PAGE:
Over three-quarters (76%) of Irish employees believe their employer has a responsibility to provide well-being support to employees during the coronavirus pandemic, yet less than half (45%) of employers currently provide such supports.
The Hays Ireland Well-being Matters: What Workers Want Report 2020, which surveyed 1,700 people across Ireland, examines the impact of the coronavirus pandemic on employee well-being and explores how employers can take steps to support their workforce.
The research found Irish employees want to see their employers show leadership and reassurance during this time of unprecedented change and uncertainty.
However, two in five (40%) employees feel that their employer’s response to the coronavirus pandemic has been “okay” to “poor”.
The research suggests that although over two fifths (41%) of employers say the communication aspect of their organisation has had the most change since the coronavirus pandemic, communications is the main area employees (50%) believe their employers should improve in.
This is followed by improvements in strategy and planning (16%) and remote staff management (14%).
According to the research, almost 40% of employees rate their current work-life balance as “average” or “poor”, with a lack of social interaction being the greatest challenge to their overall well-being (31%).
At a time when an unprecedented number of Irish employees are working remotely, employers must work harder than ever before to maintain workplace morale and foster a positive team spirit.
Over half of employees (59%) say job security has become more important since the coronavirus restrictions, with almost half also stating that work-life balance (49%), mental health support (49%), the work support network (48%), and physical health support (46%) has become more important as well.
Hays’ research suggests that the most prominent supports offered by employers promoting employee well-being include professional training, social activities, online doctors, and exercise initiatives.
The most in-demand well-being supports listed by employees include a greater focus on communications (41%), professional training (21%), and support services such as online doctors or counselling services (18%).
Over one-third of employees (36%) say they want to prioritise their health and well-being in the future.
Other key findings from the What Workers Want report include:
One third of employers are still recruiting staff to fill permanent, temporary, contract and interim positions during the coronavirus pandemic.
62% of employers feel their organisation is “quite” prepared for a phased return to the workplace at the end of the coronavirus restrictions, but almost one fifth of employers (17%) state their organisation is unprepared.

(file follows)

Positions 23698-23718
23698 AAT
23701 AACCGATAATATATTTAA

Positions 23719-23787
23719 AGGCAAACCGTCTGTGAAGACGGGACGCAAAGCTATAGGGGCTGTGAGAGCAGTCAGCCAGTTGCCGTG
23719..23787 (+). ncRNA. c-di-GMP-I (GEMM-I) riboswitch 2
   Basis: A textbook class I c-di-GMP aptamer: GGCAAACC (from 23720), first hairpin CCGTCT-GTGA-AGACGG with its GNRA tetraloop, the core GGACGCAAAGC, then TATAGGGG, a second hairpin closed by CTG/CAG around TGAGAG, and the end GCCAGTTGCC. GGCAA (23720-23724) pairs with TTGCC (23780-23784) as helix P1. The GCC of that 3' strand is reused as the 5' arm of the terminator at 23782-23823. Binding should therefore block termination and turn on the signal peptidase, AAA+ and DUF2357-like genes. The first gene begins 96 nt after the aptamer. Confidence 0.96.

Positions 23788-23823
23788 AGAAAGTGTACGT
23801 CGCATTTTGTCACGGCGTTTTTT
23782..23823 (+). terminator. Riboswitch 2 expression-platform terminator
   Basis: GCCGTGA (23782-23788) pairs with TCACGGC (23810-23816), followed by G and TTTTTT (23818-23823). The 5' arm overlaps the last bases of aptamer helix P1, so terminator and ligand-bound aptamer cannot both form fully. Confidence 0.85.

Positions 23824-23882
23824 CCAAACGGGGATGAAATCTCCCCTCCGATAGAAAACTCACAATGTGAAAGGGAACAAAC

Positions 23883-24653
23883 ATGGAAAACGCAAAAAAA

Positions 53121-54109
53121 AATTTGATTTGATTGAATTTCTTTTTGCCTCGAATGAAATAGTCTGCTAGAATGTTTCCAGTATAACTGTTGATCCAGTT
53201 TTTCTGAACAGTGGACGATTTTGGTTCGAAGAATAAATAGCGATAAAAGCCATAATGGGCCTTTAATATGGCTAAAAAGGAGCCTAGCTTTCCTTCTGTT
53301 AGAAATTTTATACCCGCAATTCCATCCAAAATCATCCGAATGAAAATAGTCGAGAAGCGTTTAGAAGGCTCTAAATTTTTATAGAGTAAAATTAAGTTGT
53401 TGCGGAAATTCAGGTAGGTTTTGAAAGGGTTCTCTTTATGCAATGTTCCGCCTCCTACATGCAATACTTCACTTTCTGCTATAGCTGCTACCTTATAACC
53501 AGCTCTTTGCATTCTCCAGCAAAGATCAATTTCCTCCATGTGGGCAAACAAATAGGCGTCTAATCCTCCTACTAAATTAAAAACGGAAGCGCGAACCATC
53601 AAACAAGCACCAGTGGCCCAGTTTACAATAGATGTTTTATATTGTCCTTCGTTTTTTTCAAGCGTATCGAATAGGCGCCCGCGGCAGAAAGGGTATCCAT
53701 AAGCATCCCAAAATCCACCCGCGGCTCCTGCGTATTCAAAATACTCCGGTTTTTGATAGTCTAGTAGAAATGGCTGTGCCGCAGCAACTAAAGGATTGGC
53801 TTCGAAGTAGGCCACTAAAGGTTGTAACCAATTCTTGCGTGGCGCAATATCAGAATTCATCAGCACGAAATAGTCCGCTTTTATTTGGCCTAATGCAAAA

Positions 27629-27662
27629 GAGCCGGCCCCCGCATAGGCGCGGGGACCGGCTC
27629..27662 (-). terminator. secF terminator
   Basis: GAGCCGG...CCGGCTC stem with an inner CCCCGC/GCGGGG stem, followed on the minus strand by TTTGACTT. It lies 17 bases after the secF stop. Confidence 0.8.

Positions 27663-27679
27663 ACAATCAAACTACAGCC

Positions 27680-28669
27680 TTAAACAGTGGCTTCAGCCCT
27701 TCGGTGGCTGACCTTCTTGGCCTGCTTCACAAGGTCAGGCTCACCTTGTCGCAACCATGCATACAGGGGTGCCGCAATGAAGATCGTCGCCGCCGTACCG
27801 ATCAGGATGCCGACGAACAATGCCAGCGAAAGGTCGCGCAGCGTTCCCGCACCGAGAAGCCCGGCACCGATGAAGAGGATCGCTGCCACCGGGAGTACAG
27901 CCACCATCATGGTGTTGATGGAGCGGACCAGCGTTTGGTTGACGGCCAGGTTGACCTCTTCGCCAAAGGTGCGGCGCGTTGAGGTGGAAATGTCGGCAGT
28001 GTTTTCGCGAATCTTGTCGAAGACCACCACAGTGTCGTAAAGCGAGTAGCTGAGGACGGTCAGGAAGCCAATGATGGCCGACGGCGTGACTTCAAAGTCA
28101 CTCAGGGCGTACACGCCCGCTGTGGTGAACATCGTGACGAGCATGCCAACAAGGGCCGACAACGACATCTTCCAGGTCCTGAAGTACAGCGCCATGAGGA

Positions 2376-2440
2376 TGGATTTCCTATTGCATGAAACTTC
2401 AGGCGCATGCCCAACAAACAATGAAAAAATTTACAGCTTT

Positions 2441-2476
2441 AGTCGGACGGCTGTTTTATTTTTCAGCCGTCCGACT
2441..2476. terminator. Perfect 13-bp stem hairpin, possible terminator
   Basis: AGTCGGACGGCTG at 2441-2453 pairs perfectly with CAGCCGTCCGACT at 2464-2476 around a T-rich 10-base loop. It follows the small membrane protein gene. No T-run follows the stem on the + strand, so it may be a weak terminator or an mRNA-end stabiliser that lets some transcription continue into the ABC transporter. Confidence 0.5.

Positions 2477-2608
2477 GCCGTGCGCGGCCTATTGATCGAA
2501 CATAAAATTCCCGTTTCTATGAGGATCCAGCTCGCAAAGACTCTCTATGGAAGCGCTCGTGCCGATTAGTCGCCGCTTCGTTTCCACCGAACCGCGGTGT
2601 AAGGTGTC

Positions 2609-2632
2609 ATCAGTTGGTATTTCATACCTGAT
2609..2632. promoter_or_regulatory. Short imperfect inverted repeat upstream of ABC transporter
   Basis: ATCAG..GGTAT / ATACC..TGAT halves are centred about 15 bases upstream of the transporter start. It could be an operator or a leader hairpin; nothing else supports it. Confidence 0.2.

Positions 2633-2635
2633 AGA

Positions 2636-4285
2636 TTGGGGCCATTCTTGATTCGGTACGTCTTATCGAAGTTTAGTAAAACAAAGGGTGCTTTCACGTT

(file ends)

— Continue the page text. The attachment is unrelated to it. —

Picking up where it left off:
Almost one third (30%) of employers think the greatest challenge when transitioning back to workplaces will be establishing remote working agreements with their employees.
Flexible working policy is the top long-term change (49%) to workplaces that will come as a result of the coronavirus outbreak, with employers looking to retain new communication/collaboration tools (28%) and change the overall communications approach to the business (21%).
Over one quarter (27%) of employees have experienced a decrease in salary since the coronavirus restrictions, with 4% of employees receiving a raise in their salary. The majority of employees (68%) have experienced no change to their salary since the coronavirus restrictions.
Almost one third (30%) of employees are not confident in their ability to progress their career in the short term, with this figure decreasing to 6% when thinking long term.
Approximately eight out of ten employees (84%) check in with the colleagues on their team every couple of days, if not every day.
Almost one quarter (24%) of employees feel relationships with colleagues have become more distant since the coronavirus restrictions.
Commenting on the report, Maureen Lynch, Director of Hays Ireland, said: "As a result of the coronavirus pandemic, it is estimated that 320,000 employees are currently working remotely across Ireland, which represents approximately 14% of the working adult population in the country.
"The coronavirus has changed the way we work and how employees perceive the workplace. This presents challenges and opportunities for employers, who must now adapt to new ways of working and better understand their employees’ motivations.
"On 10 August, we will see the final phase of the re-opening of the Irish economy and more specifically, the re-opening of office buildings across the country.
"We’re seeing some employers already making changes. Less than a fortnight ago, Twitter committed to making its current remote-working practises available to staff on a permanent basis.
"This move is a recognition of the positives that have emerged from this new mode of working, including improved employee wellbeing and, for the employer, new ways of achieving optimum productivity."